LTFRB reminds Grab to inform them if they would be imposing cancellation rates to passengers

Published June 5, 2018, 7:14 PM

by Roel Tibay

By Alexandria Dennise San Juan

The Land Transportation Franchising and Regulatory Board reminded ride-sharing firm Grab Philippines to inform them first should they will be imposing cancellation rates to passengers.

A Grab employee uses the app to book a cab for passengers at the Ninoy Aquino International Airport (NAIA). (REUTERS/Romeo Ranoco / MANILA BULLETIN)

Lawyer Aileen Lizada, a member of the LTFRB, said that the dominating ride-hailing app should notify them first if they would be imposing charges to passengers cancelling their bookings.

“You [Grab] should inform LTFRB if you would have cancellation rates. And what under circumstances is that cancellation rate from?” Lizada said in a mix of English and Filipino at the sidelines of Grab’s discussion with its partner-drivers in Quezon City on Monday.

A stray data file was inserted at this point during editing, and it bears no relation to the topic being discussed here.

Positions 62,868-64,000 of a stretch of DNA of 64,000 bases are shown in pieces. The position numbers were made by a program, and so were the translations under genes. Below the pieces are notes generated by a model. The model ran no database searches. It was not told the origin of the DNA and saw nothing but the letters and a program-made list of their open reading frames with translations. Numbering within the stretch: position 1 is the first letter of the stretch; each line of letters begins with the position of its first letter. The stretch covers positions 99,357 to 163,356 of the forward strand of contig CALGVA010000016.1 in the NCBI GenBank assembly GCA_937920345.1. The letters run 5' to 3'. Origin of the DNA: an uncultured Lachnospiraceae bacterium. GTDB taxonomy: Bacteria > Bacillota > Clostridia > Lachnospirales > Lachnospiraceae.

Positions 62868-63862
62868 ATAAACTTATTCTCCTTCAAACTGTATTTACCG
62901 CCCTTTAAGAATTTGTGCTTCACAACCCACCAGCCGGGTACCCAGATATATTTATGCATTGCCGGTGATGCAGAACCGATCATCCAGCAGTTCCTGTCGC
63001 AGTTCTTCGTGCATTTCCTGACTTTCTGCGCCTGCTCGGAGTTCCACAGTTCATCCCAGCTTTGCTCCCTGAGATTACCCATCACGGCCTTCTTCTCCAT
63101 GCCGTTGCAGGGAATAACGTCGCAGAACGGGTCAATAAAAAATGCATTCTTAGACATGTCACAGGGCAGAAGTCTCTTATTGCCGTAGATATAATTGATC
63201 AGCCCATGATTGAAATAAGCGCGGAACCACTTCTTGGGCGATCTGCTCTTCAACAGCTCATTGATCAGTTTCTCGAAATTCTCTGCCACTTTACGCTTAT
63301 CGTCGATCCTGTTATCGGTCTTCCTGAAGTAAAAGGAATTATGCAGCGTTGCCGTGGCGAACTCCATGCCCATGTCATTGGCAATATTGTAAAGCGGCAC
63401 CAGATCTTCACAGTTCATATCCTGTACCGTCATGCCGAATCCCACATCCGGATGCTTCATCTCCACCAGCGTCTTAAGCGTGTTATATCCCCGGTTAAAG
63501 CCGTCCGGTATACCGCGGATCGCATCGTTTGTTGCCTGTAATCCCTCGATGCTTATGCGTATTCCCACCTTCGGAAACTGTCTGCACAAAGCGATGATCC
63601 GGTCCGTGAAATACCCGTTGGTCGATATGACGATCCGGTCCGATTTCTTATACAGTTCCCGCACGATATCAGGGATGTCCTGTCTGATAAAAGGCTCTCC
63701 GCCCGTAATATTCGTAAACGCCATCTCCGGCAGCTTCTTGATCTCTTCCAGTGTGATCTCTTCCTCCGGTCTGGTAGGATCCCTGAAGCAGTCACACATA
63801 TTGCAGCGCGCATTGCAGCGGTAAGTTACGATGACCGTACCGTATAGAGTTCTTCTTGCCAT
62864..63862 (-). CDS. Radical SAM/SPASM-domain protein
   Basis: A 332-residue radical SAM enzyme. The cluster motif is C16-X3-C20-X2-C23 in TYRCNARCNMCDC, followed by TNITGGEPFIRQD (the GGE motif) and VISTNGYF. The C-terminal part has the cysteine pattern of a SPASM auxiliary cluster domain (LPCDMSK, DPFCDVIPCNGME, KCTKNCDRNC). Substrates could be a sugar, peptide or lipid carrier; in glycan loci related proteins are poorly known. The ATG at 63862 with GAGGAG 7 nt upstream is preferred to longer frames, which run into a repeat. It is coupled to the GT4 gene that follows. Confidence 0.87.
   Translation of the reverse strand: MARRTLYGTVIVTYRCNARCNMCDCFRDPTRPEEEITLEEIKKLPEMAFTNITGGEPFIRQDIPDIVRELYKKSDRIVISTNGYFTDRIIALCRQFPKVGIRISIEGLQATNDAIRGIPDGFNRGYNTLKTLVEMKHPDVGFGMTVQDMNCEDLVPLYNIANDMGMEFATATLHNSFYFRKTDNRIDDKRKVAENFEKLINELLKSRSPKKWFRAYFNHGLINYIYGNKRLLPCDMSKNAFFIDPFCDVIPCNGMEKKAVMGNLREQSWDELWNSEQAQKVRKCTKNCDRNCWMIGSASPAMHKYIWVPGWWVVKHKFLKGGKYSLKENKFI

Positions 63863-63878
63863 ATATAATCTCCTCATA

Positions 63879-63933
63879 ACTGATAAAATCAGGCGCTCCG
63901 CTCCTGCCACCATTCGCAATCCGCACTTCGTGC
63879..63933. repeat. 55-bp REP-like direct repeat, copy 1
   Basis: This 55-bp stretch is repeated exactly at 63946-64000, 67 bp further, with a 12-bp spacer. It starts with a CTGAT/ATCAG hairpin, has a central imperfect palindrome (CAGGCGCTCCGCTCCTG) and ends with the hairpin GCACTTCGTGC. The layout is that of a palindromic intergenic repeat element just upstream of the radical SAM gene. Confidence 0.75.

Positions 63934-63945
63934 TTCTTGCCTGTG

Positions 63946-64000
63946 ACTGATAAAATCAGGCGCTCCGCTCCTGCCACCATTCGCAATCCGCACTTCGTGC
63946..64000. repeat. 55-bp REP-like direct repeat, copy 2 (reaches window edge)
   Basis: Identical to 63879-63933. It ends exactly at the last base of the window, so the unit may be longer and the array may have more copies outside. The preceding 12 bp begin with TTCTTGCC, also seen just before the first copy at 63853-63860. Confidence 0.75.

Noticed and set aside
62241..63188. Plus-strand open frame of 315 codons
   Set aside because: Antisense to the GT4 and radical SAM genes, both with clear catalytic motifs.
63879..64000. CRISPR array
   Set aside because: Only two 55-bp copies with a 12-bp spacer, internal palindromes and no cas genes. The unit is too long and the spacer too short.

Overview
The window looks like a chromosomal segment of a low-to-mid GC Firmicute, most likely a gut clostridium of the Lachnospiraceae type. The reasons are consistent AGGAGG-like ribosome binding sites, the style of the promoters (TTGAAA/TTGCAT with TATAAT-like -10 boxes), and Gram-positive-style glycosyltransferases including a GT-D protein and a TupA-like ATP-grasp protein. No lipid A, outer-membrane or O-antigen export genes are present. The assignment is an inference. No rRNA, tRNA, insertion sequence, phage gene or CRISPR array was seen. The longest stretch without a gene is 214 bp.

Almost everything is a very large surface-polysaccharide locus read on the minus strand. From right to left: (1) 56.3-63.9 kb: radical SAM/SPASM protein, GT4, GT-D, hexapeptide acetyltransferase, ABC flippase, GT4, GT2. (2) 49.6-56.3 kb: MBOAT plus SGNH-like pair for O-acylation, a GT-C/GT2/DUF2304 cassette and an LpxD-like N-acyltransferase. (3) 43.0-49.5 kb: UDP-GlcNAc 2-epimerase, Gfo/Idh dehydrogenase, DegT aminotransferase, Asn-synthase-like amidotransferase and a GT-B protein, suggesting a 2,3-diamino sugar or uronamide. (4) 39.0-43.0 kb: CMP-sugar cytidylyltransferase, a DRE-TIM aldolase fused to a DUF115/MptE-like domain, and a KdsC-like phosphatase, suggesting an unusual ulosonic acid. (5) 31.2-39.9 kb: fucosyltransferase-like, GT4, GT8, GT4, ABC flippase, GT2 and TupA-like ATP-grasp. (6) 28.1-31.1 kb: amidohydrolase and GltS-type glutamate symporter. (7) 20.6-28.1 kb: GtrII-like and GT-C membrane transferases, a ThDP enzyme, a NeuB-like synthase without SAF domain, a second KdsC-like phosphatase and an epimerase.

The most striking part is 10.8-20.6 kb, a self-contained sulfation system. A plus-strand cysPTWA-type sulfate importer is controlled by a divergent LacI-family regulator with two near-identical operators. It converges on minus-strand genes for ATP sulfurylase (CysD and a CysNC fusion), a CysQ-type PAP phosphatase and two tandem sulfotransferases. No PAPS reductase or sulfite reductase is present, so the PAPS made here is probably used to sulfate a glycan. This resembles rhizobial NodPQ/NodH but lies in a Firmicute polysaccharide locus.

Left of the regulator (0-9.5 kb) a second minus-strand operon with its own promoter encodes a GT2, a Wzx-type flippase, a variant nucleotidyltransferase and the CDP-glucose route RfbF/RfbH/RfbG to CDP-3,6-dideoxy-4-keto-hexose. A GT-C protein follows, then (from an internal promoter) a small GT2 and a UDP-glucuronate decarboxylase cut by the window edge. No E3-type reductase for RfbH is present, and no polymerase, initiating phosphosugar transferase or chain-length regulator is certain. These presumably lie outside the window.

Grab said they are planning to impose charges for passengers cancelling rides to compensate drivers for their “wasted time” on travelling.

“Right now, if a rider cancels more than a certain number of time within the day, they will not be prioritized. They will have a hard time booking again throughout that course of the week,” Grab Philippines Country Head Brian Cu said.

To avoid further issue, Cu said they would work first on getting the approval of charging cancellation fees from the Board, then work on the technology side before implementing it.

Lizada added they are currently discussing with the transport network companies on the possibility of “blacklisting” of riders aside from blacklisting TNVS.

“May mga pasaway na riders din kasi talaga. (There are also hard-headed riders.) That’s why the TNCs will be coming up with a common protocol,” Lizada said.

According to Lizada, among the grounds to be considered for blacklisting are when passengers damaged the car, and sexual assault on the TNVS.

“TNCs, really, they are new. TNVS is the newest denomination. We are learning a lot, we are learning together, we need to know what is their formula while we move forward,” the board member said.

“It cannot be a hard and fast rule but what is clear dito, there is a need for regulation. The role of government should be to provide fair competition as we do consumer protection,” she added.